The support used in the invention may have a thickness of from about 50 to about 500 μm, preferably from about 75 to 300 μm. Antioxidants, antistatic agents, plasticizers and other known additives may be incorporated into the support, if desired.

As described above, the image-receiving layer of the invention contains a filler. Any filler may be used in the invention, such as a metal oxide, metal hydroxide, calcium carbonate, barium sulfate, clay or organic particles such as polymeric beads. Examples of organic particles useful in the invention are disclosed and claimed in U.S. patent application Ser. Nos. 09/458,401, filed Dec. 10, 1999; 09/608,969, filed Jun. 30, 2000; 09/607,417, filed Jun. 30, 2000; 09/608,466 filed Jun. 30, 2000; 09/607,419, filed Jun. 30, 2000; and 09/822,731, filed Mar. 30, 2001; the disclosures of which are hereby incorporated by reference. In a preferred embodiment of the invention, the metal oxide is silica, alumina, zirconia or titania. In another preferred embodiment of the invention, the particle size of the filler is from about 5 nm to about 5000 nm. In still another preferred embodiment of the invention, the filler is present in an amount of from about 50 to about 95% by weight of materials present in the image-receiving layer.

In a preferred embodiment of the invention, the coated particles comprising a polymeric hard core-polymeric soft shell comprises polymeric particles having a core of material having a relatively high Tg which is coated with another polymer having a lower Tg. The coated particles used in the invention may be prepared by emulsion polymerization as described in “Emulsion Polymerization and Emulsion Polymers”, edited by P. A. Lovell and M. S. El-Aassar, John Wiley and Sons, 1997. For example, the coated particles is by adsorption of prepared by polymerizing a monomer in the presence of the polymeric hard core material. Another technique for preparing the coated particles is by adsorption of the polymeric soft shell material onto the surface of the polymeric hard core material. Still another technique for preparing the coated particles is by forming chemical bonds between the polymeric hard core material and the polymeric soft shell material.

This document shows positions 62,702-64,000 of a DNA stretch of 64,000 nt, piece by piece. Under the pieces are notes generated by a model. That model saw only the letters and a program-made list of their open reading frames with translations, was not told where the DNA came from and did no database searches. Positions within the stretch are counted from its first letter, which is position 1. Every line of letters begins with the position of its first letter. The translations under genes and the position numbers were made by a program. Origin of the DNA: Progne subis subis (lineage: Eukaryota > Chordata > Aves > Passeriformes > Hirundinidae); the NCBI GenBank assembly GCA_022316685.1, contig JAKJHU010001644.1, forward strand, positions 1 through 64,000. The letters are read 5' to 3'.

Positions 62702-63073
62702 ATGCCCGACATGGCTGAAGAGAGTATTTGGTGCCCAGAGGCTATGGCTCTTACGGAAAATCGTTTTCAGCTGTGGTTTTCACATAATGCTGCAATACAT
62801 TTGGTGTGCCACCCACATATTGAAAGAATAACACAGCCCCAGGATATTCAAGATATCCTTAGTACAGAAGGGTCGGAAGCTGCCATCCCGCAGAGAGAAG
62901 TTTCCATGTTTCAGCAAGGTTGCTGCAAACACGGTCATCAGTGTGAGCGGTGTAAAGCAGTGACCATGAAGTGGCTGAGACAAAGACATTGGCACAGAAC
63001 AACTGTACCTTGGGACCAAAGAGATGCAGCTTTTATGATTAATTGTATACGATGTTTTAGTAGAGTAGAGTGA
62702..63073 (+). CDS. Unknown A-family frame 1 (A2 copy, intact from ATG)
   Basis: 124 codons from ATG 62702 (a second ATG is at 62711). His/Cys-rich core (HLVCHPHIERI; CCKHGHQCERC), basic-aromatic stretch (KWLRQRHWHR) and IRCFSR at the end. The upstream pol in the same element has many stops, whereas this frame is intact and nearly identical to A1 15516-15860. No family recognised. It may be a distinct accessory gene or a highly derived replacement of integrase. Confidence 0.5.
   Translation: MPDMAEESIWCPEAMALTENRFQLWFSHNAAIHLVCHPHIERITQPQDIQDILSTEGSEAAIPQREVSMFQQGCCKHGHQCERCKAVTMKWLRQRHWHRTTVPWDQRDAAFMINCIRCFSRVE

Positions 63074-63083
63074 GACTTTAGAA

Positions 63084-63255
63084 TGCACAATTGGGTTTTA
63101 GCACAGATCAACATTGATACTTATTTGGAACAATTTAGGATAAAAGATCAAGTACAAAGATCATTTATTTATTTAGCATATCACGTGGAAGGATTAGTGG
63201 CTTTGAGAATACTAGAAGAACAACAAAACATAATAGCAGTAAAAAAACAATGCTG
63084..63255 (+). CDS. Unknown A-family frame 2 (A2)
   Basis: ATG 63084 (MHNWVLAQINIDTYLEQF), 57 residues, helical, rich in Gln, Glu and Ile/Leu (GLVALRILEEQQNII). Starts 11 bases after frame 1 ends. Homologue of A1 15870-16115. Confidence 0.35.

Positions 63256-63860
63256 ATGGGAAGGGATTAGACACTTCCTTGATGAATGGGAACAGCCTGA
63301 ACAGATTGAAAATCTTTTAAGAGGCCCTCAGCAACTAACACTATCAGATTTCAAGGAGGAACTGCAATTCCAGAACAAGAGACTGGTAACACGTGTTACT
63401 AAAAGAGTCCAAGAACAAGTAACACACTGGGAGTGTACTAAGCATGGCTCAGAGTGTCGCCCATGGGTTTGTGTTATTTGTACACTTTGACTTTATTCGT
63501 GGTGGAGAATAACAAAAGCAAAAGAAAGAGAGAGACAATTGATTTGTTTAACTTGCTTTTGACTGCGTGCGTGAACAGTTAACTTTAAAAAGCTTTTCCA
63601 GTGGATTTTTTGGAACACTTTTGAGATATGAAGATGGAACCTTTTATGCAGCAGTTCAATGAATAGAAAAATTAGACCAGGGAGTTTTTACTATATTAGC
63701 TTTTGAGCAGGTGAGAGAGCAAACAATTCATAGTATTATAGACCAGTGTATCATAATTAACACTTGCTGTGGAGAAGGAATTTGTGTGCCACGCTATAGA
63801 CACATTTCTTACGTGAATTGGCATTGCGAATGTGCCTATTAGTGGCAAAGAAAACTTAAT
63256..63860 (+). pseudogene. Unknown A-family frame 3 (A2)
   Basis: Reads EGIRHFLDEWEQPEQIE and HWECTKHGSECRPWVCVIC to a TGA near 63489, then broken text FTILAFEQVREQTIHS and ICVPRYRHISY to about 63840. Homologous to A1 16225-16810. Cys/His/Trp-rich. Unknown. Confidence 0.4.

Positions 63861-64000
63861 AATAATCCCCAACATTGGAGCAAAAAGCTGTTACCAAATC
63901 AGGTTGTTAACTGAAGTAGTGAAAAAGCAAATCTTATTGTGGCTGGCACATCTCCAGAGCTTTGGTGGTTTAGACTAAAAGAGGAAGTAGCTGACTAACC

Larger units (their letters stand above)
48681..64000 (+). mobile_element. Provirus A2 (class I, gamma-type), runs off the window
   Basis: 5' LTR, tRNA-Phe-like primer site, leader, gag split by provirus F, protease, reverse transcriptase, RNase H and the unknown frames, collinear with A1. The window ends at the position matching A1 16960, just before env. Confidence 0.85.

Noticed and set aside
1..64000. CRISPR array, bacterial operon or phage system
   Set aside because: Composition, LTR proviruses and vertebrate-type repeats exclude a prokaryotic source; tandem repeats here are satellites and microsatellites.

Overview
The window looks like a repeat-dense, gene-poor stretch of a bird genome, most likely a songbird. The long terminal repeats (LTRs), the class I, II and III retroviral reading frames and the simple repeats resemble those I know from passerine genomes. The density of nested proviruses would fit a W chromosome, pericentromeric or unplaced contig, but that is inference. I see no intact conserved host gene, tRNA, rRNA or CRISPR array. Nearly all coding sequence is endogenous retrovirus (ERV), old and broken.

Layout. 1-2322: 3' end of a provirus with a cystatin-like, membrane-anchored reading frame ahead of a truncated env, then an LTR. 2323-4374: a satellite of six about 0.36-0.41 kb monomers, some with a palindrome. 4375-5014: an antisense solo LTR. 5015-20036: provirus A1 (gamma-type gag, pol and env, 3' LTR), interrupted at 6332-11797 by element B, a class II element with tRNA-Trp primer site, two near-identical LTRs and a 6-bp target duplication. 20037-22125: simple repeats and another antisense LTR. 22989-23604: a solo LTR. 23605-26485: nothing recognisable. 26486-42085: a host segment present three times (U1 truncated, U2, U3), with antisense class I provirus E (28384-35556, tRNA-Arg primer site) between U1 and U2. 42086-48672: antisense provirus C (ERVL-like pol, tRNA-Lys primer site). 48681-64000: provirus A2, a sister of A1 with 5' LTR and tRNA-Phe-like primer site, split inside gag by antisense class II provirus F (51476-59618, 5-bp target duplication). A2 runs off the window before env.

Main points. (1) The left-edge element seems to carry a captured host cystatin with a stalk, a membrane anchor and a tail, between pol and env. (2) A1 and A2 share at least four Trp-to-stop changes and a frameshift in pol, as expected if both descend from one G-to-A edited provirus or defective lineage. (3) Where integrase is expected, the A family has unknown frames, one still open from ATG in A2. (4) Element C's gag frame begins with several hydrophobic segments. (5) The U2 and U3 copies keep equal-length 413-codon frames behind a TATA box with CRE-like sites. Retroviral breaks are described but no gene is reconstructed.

Any polymeric material may be used as the polymeric hard core of the coated particles of the invention, such as poly(methylmethacrylate), poly(styrene), poly(p-methylstyrene), poly(t-butylacrylamide), poly(styrene-co-methylmethacrylate), poly(styrene-co-t-butylacrylamide), poly(methylmethacrylate-co-t-butylacrylamide), and homopolymers derived from p-cyanophenyl methacrylate, pentachlorophenyl acrylate, methacrylonitrile, isobomyl methacrylate, phenyl methacrylate, acrylonitrile, isobomyl acrylate, p-cyanophenyl acrylate, 2-chloroethyl acrylate, 2-chloroethyl methacrylate, 2-naphthyl acrylate, n-isopropyl acrylamide, 1-fluoromethyl methacrylate, isopropyl methacrylate, and 2-hydroxypropyl methacrylate. In a preferred embodiment of the invention, the polymeric material comprises particles of poly(methyl-methacrylate), polystyrene, poly(p-methylstyrene), poly(t-butylacrylamide) or poly(styrene-co-methyhnethacrylate). In another preferred embodiment of the invention, the particle size of the polymeric particles is from about 5 nm to about 1000 nm. In yet another preferred embodiment of the invention, the Tg of the polymeric particle is at least about 60° C., preferably from about 60° C. to about 150° C.

The polymeric soft shell material employed in the invention has a Tg of less than about 100° C., preferably from about −50° C. to about 65° C. Methods for determining Tg values of organic polymers are described in “Introduction to Physical Polymer Science”, 2nd Edition by L. H. Sperling, published by John Wiley & Sons, Inc., 1992. For each of the organic polymers in Table 1 below, the Tg value was calculated as the weighted sum of the Tg values for homopolymers derived from each of the individual monomers, i, that make up the polymer: T g = i W i X i

Figure US06677008-20040113-M00001

where W is the weight percent of monomer i in the organic polymer, and X is the Tg value for the homopolymer derived from monomer i. Tg values for the homopolymers were taken from “Polymer Handbook”, 2nd Edition by J. Brandrup and E. H. Immergut, Editors, published by John Wiley & Sons, Inc., 1975.